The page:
Larissa Bright Australia has partnered with AIMS and CSIRO to investigate filters that translate the sun screening ability of corals into molecules that could protect the consumer from UV rays
Located off the coast of Queensland, Australia's world heritage listed Great Barrier Reef is one of the seven wonders of the natural world and host to the world’s most diverse marine ecosystem and its largest coral ecosystem. Despite being exposed to the highly damaging ultraviolet (UV) radiation of the Australian climate for extended periods of time, the shallow water corals of the Great Barrier Reef appear to be able to thrive under conditions of extended solar irradiation. It has been known for some time that coral extracts contain one or more UV absorbing substances , but their identity and mechanism of action was, until recently, a mystery. Research from scientists at the Australian Institute of Marine Science (AIMS) helped to solve this puzzle with the identification of a family of mycosporine-like amino acids (MAAs) as being present in the corals[2,3].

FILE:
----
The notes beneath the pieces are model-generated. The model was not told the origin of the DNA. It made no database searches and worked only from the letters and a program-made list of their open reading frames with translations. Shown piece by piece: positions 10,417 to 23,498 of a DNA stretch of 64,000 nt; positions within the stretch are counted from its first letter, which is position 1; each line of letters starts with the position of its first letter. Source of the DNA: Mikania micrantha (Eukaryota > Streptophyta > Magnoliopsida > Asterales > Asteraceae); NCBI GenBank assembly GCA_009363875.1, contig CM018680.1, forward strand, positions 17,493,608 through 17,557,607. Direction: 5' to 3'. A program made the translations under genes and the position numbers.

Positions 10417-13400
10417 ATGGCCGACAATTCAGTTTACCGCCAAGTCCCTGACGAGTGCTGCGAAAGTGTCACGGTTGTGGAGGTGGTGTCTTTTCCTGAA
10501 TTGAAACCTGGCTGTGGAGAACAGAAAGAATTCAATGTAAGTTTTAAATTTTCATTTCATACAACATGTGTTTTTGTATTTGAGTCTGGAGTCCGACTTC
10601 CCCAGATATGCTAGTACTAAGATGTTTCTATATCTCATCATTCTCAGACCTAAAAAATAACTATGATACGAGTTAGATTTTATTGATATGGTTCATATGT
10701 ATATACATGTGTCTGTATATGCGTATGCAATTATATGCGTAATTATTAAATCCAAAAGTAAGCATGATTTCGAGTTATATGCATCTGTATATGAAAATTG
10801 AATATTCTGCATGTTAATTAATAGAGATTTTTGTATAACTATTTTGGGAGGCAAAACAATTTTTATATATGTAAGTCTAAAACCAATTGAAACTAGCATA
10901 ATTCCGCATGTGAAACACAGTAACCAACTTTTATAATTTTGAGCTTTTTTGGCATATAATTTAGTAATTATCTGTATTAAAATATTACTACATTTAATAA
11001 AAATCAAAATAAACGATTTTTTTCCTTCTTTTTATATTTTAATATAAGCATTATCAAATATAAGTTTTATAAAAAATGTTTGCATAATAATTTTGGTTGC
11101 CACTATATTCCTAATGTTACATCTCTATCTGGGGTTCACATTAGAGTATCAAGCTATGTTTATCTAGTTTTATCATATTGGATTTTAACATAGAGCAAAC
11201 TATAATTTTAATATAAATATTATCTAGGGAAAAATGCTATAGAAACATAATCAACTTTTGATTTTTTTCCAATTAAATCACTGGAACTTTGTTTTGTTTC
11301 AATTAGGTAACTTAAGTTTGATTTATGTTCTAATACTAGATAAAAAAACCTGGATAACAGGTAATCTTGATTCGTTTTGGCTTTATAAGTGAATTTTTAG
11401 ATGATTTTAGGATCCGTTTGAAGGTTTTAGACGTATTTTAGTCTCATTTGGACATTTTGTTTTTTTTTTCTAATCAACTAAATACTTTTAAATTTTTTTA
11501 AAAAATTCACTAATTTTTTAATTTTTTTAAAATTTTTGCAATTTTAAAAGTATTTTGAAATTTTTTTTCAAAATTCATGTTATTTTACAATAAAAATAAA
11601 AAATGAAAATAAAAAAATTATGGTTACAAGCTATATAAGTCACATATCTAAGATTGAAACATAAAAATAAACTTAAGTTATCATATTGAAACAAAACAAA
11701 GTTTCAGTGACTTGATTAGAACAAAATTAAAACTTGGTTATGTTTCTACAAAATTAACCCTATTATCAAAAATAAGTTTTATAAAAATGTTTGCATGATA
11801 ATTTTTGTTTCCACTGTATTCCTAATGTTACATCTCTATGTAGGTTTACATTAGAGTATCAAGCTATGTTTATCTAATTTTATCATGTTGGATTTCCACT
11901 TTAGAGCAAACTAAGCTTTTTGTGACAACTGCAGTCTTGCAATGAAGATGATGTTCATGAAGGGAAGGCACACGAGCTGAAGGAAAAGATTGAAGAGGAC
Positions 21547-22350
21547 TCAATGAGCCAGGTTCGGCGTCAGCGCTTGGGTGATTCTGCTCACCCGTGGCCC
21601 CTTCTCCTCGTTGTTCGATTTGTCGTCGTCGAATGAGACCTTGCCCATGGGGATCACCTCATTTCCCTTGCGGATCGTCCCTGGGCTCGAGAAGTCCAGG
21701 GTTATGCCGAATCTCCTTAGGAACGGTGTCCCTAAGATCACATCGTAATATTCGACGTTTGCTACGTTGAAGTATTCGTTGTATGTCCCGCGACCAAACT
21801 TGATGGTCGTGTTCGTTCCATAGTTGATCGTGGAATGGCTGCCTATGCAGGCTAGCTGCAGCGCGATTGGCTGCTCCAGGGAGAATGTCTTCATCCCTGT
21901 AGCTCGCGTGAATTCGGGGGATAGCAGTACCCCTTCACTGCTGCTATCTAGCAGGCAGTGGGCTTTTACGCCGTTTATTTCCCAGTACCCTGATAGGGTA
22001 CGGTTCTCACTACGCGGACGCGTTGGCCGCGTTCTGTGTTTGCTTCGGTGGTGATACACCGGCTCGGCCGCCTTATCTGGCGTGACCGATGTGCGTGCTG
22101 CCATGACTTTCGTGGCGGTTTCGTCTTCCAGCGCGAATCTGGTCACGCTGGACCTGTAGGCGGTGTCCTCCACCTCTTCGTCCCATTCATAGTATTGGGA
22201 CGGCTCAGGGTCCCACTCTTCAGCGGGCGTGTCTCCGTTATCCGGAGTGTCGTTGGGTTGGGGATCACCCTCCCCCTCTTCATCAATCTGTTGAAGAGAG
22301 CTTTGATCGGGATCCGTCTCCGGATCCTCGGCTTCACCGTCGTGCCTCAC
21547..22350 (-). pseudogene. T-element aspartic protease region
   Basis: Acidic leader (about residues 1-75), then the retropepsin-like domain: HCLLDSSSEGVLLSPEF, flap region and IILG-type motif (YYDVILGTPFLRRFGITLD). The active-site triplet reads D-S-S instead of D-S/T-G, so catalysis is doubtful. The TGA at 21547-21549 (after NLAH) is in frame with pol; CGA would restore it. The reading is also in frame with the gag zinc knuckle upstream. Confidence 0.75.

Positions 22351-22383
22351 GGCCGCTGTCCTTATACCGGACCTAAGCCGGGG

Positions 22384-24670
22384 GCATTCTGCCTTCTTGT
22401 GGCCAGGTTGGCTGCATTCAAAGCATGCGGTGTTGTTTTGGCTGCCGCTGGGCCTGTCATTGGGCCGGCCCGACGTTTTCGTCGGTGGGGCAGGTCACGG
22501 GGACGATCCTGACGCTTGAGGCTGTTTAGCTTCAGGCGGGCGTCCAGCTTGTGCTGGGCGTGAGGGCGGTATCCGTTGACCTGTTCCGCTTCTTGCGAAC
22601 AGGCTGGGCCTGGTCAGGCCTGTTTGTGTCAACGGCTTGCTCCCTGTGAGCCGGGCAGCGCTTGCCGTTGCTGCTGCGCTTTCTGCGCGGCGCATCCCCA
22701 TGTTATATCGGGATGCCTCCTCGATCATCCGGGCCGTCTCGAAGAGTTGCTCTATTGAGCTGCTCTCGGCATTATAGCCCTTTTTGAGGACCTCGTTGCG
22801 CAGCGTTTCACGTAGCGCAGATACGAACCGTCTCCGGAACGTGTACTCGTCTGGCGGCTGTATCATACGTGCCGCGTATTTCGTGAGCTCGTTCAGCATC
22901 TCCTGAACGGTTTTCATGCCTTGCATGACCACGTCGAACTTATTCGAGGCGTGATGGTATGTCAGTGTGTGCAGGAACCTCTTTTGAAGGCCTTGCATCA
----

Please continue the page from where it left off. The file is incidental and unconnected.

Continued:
Larissa Bright and CSIRO scientist Dr Mark York
These compounds are thought to be secondary metabolites produced by the algae which live in symbiosis with the corals of the Great Barrier Reef. They possess the ability to absorb light and examples of these compounds which absorb ultraviolet light have been isolated. The identification of the role of the MAAs as nature’s sunscreen has been further reinforced by experimental observations of a correlation between UV exposure and levels of MAAs present. The structure of some representative examples, along with their absorbance maxima can be seen in figure 1.
Australia’s harsh climate is well known for the damage it can do to skin – the country possesses the highest per capita incidence of skin cancer in the world, with approximately two out of every three Australians being diagnosed with skin cancer by the age of 70....
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